European Union ministers have approved new rules for video that will oblige Facebook, Google, Twitter and others to remove hate speech and sexually explicit videos online or face stiff fines.
"We need to take into account new ways of watching videos, and find the right balance to encourage innovative services, promote European films, protect children and tackle hate speech in a better way," said vice president for the digital single market Andrus Ansip in a statement.
The new rules are not yet public and their ministerial approval is just the first step in a series of negotiations that will have to take place between the European Parliament, Council and Commission before they become law. But it is a significant step forward and means that new laws covering online video will likely be in place this year.
The aim is to impose a single, common set of rules covering video across the EU – in place of the patchwork of national laws currently in place – as well as bring audio-visual laws up to date with the internet era.
In recent months, however, the process has become more controversial as politicians decided to address the impact of social media, particularly in light of recent terrorist attacks and the rise of far-right political groups.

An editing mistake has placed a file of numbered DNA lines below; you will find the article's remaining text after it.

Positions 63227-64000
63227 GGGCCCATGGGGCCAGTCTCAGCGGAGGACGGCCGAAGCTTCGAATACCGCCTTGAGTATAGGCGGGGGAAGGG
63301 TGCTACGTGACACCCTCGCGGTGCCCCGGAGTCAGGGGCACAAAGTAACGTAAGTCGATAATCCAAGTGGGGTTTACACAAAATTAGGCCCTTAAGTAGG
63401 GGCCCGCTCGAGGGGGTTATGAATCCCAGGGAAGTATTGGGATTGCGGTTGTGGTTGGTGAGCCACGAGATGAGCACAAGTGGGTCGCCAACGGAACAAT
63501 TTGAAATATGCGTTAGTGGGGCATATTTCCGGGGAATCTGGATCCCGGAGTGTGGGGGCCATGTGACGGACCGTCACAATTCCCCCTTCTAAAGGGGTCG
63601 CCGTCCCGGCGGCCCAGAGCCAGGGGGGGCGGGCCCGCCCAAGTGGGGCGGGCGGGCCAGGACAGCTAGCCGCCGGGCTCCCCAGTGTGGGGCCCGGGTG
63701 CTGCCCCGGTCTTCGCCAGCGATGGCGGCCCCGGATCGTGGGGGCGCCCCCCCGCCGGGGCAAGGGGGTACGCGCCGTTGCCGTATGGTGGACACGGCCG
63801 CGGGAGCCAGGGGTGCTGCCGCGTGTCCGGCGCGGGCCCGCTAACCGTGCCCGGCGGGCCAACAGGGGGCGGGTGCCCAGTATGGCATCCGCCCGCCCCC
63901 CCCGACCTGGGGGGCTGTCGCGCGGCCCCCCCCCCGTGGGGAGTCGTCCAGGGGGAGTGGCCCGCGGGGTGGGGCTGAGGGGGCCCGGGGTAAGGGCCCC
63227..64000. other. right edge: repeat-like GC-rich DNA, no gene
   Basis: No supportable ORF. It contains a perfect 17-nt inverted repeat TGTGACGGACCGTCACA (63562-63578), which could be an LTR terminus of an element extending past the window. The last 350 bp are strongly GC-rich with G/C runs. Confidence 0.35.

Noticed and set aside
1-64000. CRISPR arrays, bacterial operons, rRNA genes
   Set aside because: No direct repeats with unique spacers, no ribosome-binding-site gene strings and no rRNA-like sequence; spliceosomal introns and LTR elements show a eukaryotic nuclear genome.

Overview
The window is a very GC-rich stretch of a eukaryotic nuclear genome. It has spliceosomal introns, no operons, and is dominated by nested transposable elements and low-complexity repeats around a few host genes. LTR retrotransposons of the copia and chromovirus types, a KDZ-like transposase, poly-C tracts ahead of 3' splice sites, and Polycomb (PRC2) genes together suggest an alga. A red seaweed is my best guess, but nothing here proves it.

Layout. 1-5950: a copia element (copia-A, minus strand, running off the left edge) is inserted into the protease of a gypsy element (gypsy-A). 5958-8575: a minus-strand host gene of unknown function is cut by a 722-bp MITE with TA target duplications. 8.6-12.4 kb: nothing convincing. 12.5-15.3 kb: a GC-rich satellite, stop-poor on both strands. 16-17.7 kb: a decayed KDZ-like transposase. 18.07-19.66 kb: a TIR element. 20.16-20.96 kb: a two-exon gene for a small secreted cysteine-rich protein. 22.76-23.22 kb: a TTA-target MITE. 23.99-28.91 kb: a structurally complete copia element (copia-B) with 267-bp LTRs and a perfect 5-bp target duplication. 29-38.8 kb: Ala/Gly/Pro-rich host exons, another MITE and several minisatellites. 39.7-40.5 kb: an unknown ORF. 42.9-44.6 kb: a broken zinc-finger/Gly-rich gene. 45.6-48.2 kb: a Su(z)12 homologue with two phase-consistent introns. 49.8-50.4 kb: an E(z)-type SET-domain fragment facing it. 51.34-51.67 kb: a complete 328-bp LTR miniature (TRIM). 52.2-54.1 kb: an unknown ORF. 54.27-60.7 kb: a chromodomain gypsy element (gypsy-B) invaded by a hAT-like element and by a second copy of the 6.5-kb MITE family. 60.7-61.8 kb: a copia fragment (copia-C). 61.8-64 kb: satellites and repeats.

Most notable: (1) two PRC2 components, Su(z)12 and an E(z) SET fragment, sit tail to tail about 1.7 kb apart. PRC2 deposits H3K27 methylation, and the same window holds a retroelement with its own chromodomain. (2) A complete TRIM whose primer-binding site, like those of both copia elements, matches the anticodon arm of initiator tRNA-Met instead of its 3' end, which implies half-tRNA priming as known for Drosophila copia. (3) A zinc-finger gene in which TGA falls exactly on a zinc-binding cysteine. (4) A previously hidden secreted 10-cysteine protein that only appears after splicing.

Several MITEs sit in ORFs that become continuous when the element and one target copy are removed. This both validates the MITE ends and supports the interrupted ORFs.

Back in March, the European Commission threatened fines against Facebook, Twitter, Google and other social networks unless they overhaul their terms and conditions to pull out legal escape clauses.
That followed legislation proposed by the German government that would also fine the online giants up to €50m ($53m) for failing to remove slanderous fake news and hate speech within 24 hours.
And most recently, senior politicians in the UK proposed effectively the same as Germany – fines for internet companies that fail to remove content such as terrorist or extremist videos, neo-Nazi propaganda, and material that promotes child sexual abuse – within a certain timeframe.
The new rules will cover online video but not streaming video – a topic that also recently become controversial due to a number of suicides and murders live-filmed using smart phones.
As well as covering hate speech, the rules will impose local-content laws on video services such as Netflix and Amazon Prime Video. The original 20 per cent local content requirement will reportedly be raised to 30 per cent in the new rules.
In theory, this will create new opportunities for European filmmakers in non-English languages. In reality, it will likely mean Netflix being legally obliged to carry millions of hours of pretentious nonsense. ®
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